Perez draws attention for attorney general

— Marylander Thomas E. Perez, who has served as secretary of the U.S. Department of Labor for a little more than a year, is now being eyed for an even more prominent position in President Barack Obama's second-term Cabinet: successor to Attorney General Eric H. Holder Jr.

Perez, a former Maryland labor secretary and Justice Department official, is emerging as a candidate in part because of his extensive legal background but also because he has a close relationship with the president and shares a similar political worldview, supporters said.

White House aides declined to discuss the process publicly, but an official familiar with the effort confirmed Perez is one of several people under consideration. Solicitor General Donald Verrilli Jr. and Preet Bharara, the U.S. attorney in New York, are among others whose names have been floated for the job.

Perez, a 52-year-old Takoma Park resident, joined the Justice Department in 1989 and was named head of the state Department of Labor, Licensing and Regulation under Gov. Martin O'Malley in 2007. He returned to Justice in 2009 to lead the department's civil rights division.

He also served on the Montgomery County Council and worked for Sen. Edward M. Kennedy, the Massachusetts Democrat, who died in 2009.

"He understands the importance of fairness and opportunity," said Victoria Schultz, associate dean at the University of Baltimore School of Law, who worked for Perez at the civil rights division. "He doesn't make decisions lightly, and he likes to listen to everybody around the table."

Despite many strengths, Perez's selection also would pose serious challenges for the Obama administration. As a practical matter, shifting Perez from one Cabinet post to another would require two confirmation battles in the Senate — one for Perez at Justice and another for his replacement at Labor.

And if Perez's confirmation to lead Labor last year is any indication, he would likely face resistance on Capitol Hill. Senate Minority Leader Mitch McConnell referred to him then as a "crusading ideologue," and he was confirmed only as part of a broader deal to avoid wholesale change to Senate rules.

Republicans, led by Sen. Charles E. Grassley of Iowa, criticized Perez over what they described as a "shady" deal in which the Justice Department allegedly dropped a lawsuit against the city of St. Paul, Minn., in 2012 in exchange for the city dropping separate civil rights litigation against the federal government.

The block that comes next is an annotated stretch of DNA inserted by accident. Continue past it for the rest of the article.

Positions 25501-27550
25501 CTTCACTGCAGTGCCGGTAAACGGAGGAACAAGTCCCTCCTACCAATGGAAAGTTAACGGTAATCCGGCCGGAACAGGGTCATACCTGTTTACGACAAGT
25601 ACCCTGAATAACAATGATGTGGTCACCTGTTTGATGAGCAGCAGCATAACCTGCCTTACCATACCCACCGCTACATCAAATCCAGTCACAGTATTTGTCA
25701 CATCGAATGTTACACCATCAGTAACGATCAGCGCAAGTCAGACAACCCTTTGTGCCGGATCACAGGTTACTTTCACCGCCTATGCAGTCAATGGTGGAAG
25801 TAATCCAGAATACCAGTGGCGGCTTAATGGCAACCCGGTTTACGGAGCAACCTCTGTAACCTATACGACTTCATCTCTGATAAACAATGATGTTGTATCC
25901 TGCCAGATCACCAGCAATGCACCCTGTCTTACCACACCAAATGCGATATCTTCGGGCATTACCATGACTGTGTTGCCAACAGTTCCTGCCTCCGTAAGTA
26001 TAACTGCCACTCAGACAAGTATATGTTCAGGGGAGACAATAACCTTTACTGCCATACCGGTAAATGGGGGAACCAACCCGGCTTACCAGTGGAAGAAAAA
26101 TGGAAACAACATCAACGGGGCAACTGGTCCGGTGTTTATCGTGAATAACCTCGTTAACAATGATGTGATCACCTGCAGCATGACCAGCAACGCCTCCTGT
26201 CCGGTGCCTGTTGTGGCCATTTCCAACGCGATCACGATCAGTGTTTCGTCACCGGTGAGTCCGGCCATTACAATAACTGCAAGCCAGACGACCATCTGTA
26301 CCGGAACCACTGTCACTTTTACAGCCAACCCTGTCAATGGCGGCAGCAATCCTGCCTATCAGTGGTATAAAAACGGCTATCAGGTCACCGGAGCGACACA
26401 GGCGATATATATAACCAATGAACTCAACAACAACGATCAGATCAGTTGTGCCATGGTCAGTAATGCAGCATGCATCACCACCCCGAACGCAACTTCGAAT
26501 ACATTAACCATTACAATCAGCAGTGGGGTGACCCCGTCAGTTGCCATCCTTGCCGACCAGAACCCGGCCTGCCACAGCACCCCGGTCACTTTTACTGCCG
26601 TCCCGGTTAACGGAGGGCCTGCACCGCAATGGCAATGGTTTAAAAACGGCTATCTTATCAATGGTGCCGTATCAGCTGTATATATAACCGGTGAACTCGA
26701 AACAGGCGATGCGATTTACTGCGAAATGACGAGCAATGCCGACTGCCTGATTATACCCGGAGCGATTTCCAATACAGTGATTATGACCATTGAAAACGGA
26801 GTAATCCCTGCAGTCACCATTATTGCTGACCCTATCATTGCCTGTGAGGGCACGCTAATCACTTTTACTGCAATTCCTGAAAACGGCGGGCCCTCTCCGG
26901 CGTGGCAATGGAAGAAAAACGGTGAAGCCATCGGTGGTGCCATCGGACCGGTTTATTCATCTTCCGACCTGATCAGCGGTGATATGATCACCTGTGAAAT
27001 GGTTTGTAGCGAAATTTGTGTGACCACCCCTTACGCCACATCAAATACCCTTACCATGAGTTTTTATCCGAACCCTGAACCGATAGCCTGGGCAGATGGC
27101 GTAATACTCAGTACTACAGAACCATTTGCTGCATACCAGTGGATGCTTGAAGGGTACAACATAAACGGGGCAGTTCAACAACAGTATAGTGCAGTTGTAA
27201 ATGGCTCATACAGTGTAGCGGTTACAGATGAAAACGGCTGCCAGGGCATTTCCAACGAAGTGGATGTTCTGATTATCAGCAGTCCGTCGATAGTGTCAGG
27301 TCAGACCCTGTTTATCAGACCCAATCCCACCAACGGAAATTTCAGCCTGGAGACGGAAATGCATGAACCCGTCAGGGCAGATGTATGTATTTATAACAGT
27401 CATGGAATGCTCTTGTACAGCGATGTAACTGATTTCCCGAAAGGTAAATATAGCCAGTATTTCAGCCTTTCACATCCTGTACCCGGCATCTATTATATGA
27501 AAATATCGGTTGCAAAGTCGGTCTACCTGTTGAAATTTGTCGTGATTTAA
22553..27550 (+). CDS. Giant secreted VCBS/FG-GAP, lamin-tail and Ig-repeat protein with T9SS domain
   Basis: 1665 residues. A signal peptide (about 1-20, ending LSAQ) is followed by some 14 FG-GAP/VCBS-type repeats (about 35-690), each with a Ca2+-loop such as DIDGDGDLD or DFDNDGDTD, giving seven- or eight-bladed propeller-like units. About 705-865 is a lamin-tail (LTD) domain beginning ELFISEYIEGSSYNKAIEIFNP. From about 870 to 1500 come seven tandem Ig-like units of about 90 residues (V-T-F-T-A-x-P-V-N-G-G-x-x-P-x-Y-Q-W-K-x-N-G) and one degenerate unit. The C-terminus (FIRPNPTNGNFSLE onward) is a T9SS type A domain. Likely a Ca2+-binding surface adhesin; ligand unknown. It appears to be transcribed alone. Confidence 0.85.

Perez was confirmed last summer on a strictly party-line, 54-46 vote after Democratic and Republican leaders agreed to allow up-or-down votes on a handful of Obama's nominees.

The next attorney general will inherit a Justice Department that is not only steeped in civil rights issues — from the review of police practices in Ferguson, Mo., to ballot-access cases around the country — but also increasingly consumed with national security matters.

Under Holder's tenure, the department prosecuted several high-profile terrorism cases and also wrote the legal justification for using drone strikes to kill Americans abroad if the administration deems them to be an imminent threat to the country.

Holder, who has been widely criticized by conservatives for withholding documents related to the gun-trafficking controversy known as Fast and Furious, is one of only three members of Obama's original Cabinet still in office. The others are Education Secretary Arne Duncan and Agriculture Secretary Tom Vilsack.

Holder, the nation's first black attorney general, has agreed to stay on until his replacement is confirmed. He announced his resignation Thursday.

Some Republicans, anticipating their party will capture control of the Senate in the November midterm elections, want to push the confirmation process into next year. It's not clear how quickly the White House intends to announce a nominee.

If nominated and confirmed, Perez would be only the second Latino, after Alberto Gonzales, to hold the job.

Perez has had a hand in crafting much of the president's economic message for the past year. Both have pushed for an increase in the federal minimum wage and a reduction in college debt. And the two have frequently traveled together.

The son of immigrants from the Dominican Republic, Perez is one of three Hispanics in Obama's current Cabinet. The others are Julian Castro, the secretary of Housing and Urban Development, and Maria Contreras-Sweet, who leads the Small Business Administration.

"He's a visionary leader," said Gustavo Torres, executive director of CASA de Maryland, where Perez was a board member from 1995 to 2002. "In every place he goes, he makes a revolution."

A Labor Department spokeswoman declined to discuss speculation about Perez as a nominee but said in a statement that the secretary "has plenty of unfinished business here to take care of — including expanding opportunity for more Americans to join and remain in the middle class."

A Buffalo, N.Y., native, Perez put himself through college with scholarships and jobs as a trash collector and in a warehouse after his father, a doctor, died when he was 12.

"His story reminds us of this country's promise," Obama said when he nominated Perez for labor secretary last year. "If you're willing to work hard, it doesn't matter who you are, where you come from, what your last name is — you can make it if you try."

Perez launched a brief run for Maryland attorney general in 2006. He was knocked off the ballot by the state Court of Appeals, which found he lacked the 10 years' legal experience in Maryland required by the state constitution.

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